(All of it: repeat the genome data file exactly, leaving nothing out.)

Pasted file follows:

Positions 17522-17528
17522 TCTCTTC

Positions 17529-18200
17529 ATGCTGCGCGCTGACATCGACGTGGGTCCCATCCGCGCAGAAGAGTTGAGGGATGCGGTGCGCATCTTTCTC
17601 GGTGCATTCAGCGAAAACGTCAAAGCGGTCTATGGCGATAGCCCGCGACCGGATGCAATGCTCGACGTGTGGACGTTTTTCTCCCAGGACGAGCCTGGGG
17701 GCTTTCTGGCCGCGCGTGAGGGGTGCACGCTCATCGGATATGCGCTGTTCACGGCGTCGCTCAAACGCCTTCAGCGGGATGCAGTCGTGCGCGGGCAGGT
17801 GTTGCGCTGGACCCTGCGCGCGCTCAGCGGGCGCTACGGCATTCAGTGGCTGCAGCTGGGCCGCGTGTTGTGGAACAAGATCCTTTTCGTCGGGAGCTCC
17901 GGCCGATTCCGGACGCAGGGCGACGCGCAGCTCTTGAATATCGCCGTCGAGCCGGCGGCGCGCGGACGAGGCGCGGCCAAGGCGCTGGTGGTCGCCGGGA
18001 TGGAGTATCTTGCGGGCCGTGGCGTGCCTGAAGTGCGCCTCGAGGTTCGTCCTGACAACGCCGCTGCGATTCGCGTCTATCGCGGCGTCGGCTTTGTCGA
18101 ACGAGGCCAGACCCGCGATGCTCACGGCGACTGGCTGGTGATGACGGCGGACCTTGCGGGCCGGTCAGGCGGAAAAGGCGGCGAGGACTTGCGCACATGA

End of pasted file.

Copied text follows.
Positions 17522-17528
17522 TCTCTTC

Positions 17529-18200
17529 ATGCTGCGCGCTGACATCGACGTGGGTCCCATCCGCGCAGAAGAGTTGAGGGATGCGGTGCGCATCTTTCTC
17601 GGTGCATTCAGCGAAAACGTCAAAGCGGTCTATGGCGATAGCCCGCGACCGGATGCAATGCTCGACGTGTGGACGTTTTTCTCCCAGGACGAGCCTGGGG
17701 GCTTTCTGGCCGCGCGTGAGGGGTGCACGCTCATCGGATATGCGCTGTTCACGGCGTCGCTCAAACGCCTTCAGCGGGATGCAGTCGTGCGCGGGCAGGT
17801 GTTGCGCTGGACCCTGCGCGCGCTCAGCGGGCGCTACGGCATTCAGTGGCTGCAGCTGGGCCGCGTGTTGTGGAACAAGATCCTTTTCGTCGGGAGCTCC
17901 GGCCGATTCCGGACGCAGGGCGACGCGCAGCTCTTGAATATCGCCGTCGAGCCGGCGGCGCGCGGACGAGGCGCGGCCAAGGCGCTGGTGGTCGCCGGGA
18001 TGGAGTATCTTGCGGGCCGTGGCGTGCCTGAAGTGCGCCTCGAGGTTCGTCCTGACAACGCCGCTGCGATTCGCGTCTATCGCGGCGTCGGCTTTGTCGA
18101 ACGAGGCCAGACCCGCGATGCTCACGGCGACTGGCTGGTGATGACGGCGGACCTTGCGGGCCGGTCAGGCGGAAAAGGCGGCGAGGACTTGCGCACATGA